Saegertown players shine in Lions Club All-Star basketball game

by Bailey Kozalla, editor-in-chief

Lions_Clubs_International_logo.svg_-1024x971.pngSaegertown seniors Owen Chess and Stevie Siple brought their basketball talents to Maplewood High School on March 26 in the All-Star game. Sponsored by Townville Lions Club, the game featured two teams of seniors separated into East and West teams. Chess and Siple played for the West.

The East was coached by Dave Gjovic of Maplewood and the West was coached by Mark McElhinny of Meadville. The Crawford County players included seniors from Saegertown, Cambridge Springs, Maplewood, Meadville, Cochranton, and General McLane.

The annual All-Star game is laid-back and high scoring by nature. Combining impressive shot attempts, and a plan to drive in with either a cool pass or an open three-point shot, the East team defeated the West with a score of 106-66.

Despite the loss, Siple and Chess contributed with two and eight points respectively.

“I got to really enjoy my last game without all the stress of competition. I am grateful for the experience to play,”Siple said.

Chess said, “It was a really fun game overall even though it was more relaxed. It was fun to go out on the court and just enjoy myself.”

In a Meadville Tribune interview, Harry Zurasky of the Townville Lions Club said, “It was an interesting game. They all shared the ball well. They all had fun and they compete all those years, and tonight they get to just have fun together.”

United States athletes make history at 2018 Winter Olympics

by Nick Archacki, staff writer

After sixteen straight days of televised competition for winter athletes all around the world last month starting on Feb. 10, the twenty-third Winter Olympics in PyeongChang, South Korea concluded with the extinguishment of the Olympic torch at the closing ceremonies. From rising stars to veterans, our United States athletes had an impressive showing at the Olympics, creating historic moments along the way.

On Feb. 11, a pair of U.S. athletes, Red Gerard and Chris Mazdzer, brought home medals in the Men’s Slopestyle Snowboarding and Men’s Singles Luge competition. Gerard, a seventeen year old snowboarder, brought home the United States first gold medal in the games and his first Winter Olympics medal. Mazdzer brought home the United States first ever medal, another gold, in Men’s Singles Luge, Mazdzer’s first ever Olympic medal as well.

Feb. 12 was another good day for the U.S. as snowboarder Jamie Anderson brought home her second consecutive gold medal in the Ladies’ Slopestyle competition, making her the first female snowboarder to win more than one Olympic gold medal. The U.S. Figure Skating Team also brought home a bronze medal on the twelfth.

Feb. 13-14 were historic days for the United States because of the performances from two U.S. athletes. On Feb. 13, Chloe Kim, a seventeen year old snowboarder, brought home gold in the Women’s Snowboard Halfpipe with fellow American Arielle Gold placing third in the same competition to earn the bronze medal. With Kim’s win, she became the youngest woman ever to win an Olympic snowboarding medal.

Feb. 14 was the start of another memorable Olympic moment for Shaun White. The thirty-one year old icon, who holds the record for the most X-Games gold medals and also has the most Olympic gold medals by a snowboarder, won his third Olympic gold medal in the Snowboard Men’s Halfpipe competition. Not only did White complete his third run with a fantastic 97.75 score, he won the United States their one-hundredth Winter Olympics gold medal, the second ever country to accomplish that feat in the Winter Olympics.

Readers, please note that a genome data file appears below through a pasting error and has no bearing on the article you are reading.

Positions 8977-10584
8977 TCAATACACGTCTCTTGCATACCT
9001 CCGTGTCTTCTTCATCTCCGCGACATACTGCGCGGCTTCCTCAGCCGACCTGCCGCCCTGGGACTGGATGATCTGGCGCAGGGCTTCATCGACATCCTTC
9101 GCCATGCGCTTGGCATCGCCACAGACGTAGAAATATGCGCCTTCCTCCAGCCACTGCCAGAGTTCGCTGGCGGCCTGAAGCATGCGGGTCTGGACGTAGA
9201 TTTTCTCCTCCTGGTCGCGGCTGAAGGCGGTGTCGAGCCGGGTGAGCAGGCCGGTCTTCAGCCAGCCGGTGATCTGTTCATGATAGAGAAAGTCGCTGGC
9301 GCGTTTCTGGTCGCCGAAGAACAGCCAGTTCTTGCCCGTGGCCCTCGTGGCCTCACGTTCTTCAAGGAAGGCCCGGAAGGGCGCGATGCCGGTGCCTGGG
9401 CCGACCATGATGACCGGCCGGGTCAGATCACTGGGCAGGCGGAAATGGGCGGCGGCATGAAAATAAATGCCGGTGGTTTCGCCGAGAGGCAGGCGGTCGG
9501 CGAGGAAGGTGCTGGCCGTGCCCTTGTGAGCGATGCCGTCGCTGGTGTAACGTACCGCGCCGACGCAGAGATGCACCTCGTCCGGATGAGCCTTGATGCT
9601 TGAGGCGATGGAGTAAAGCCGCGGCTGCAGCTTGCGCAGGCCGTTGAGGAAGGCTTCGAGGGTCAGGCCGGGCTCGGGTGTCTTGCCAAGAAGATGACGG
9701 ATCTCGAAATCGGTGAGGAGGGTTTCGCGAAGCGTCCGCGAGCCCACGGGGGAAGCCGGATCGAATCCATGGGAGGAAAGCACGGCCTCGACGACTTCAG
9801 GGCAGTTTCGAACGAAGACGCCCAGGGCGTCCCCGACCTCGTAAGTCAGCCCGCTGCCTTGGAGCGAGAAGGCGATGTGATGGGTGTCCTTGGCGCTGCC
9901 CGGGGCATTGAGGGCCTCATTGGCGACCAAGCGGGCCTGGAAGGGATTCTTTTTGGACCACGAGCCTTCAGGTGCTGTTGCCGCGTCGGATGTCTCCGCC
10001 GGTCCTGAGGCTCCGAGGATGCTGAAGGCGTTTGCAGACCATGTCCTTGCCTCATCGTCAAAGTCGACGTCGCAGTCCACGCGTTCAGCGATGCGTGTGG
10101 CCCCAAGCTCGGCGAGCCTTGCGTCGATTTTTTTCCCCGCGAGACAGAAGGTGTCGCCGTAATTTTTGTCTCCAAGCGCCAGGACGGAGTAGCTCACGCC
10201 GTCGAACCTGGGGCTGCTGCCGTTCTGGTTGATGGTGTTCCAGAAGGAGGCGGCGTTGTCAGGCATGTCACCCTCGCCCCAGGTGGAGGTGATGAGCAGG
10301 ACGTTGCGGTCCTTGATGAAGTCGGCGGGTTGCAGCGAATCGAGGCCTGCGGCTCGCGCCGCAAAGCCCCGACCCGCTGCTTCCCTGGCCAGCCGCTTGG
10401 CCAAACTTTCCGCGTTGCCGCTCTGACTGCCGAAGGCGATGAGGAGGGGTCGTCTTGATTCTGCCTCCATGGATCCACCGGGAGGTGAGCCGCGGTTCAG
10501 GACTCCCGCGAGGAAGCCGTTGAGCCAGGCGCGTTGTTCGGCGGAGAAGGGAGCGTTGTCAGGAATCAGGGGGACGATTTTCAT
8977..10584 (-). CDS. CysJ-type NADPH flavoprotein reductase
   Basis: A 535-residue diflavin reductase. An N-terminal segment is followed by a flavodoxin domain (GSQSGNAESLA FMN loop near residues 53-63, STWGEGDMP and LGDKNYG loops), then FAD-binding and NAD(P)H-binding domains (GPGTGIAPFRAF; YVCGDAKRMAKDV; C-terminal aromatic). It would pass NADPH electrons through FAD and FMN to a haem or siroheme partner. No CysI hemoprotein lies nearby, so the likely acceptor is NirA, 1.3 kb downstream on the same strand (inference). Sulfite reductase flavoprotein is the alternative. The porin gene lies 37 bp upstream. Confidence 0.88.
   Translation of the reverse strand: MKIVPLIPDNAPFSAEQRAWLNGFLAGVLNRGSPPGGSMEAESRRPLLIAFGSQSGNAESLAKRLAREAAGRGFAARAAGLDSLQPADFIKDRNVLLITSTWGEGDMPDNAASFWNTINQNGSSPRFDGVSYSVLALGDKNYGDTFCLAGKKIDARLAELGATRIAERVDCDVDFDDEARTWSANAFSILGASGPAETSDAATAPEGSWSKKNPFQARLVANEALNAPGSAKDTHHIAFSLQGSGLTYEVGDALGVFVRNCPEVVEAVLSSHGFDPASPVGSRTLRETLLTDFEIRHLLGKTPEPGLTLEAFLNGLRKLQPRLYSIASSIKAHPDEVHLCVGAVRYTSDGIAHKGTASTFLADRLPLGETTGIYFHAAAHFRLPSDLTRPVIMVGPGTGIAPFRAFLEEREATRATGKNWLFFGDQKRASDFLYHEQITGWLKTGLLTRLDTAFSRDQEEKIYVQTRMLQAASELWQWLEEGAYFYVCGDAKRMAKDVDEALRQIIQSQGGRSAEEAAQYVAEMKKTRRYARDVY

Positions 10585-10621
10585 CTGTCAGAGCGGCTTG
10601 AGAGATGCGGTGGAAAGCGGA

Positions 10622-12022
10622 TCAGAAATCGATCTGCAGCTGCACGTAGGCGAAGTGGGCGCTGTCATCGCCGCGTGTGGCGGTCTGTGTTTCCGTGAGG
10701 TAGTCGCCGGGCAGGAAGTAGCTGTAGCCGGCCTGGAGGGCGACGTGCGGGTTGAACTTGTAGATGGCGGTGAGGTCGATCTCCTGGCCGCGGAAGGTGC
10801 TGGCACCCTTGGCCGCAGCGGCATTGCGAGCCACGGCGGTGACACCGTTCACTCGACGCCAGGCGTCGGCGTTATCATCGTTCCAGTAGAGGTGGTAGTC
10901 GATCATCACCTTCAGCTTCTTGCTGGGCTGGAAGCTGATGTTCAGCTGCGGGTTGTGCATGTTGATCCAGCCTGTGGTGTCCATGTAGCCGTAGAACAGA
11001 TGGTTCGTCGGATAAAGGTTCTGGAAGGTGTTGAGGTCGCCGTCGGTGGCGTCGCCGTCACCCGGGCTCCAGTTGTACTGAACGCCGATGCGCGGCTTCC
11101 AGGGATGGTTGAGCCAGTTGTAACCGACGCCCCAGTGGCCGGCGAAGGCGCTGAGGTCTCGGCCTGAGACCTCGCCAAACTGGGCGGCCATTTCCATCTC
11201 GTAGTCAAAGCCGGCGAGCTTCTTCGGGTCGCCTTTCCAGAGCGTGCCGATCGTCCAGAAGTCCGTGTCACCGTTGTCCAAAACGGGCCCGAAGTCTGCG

The next five days were pretty tame for the United States, except for Feb. 15. On that day one of the most famous winter athletes in the world currently, Mikaela Shiffrin, won her second gold medal in the Ladies’ Giant Slalom competition. Shiffrin’s win tied her with Ted Ligety and Andrea Mead Lawrence for the most Olympic gold medals ever won by an American Olympian in alpine skiing. There were no medals won by the U.S. on February 16 and 19, but there were still a pair of athletes who brought home medals on February 17 and 18. Pittsburgh native John-Henry Krueger brought home a silver medal for the United States in the Short Track Speed Skating competition on February 17 and on the eighteenth, Nick Goepper brought home another silver medal for the U.S. in the Men’s Ski Slopestyle competition.

Feb. 20-22 were fantastic days for U.S. athletes in figure skating, skiing, and hockey. On Feb. 20, siblings Alex and Maia Shibutani brought home a bronze medal in the Figure Skating Ice Dance competition along with Brita Sigourney bringing home another bronze for the United States in the Ladies’ Ski Halfpipe competition.

Feb. 21 was a day of rejoice for all the U.S. medalists winners and a sad one for one skiing legend, Lindsey Vonn. Vonn, age thirty-three, announced earlier in the week that this would most likely be her final Olympics in her storied career. Even though this would supposedly be Vonn’s last Olympics, she still gave her best effort even through years of injury by bringing home a bronze medal for the United States in the Ladies’ Downhill Skiing competition. Although a great career would be coming to an end, that was by far not the top headline of the day with multiple medals being won by the female U.S. athletes.

The U.S. Ladies’ Speed Skating team won a bronze medal, the U.S. Women’s Bobsleigh team came home with a silver medal, and the biggest highlight of the day was when the team of Jessie Diggins and Kikkan Randall brought home the United States first ever medal, a gold medal, in U.S. Women’s Cross-Country Skiing history in the Team Free Sprint competition. Diggins, who finished out the final half of the competition while Randall started the run, beat out her opponent by half a ski length to earn the United States another medal.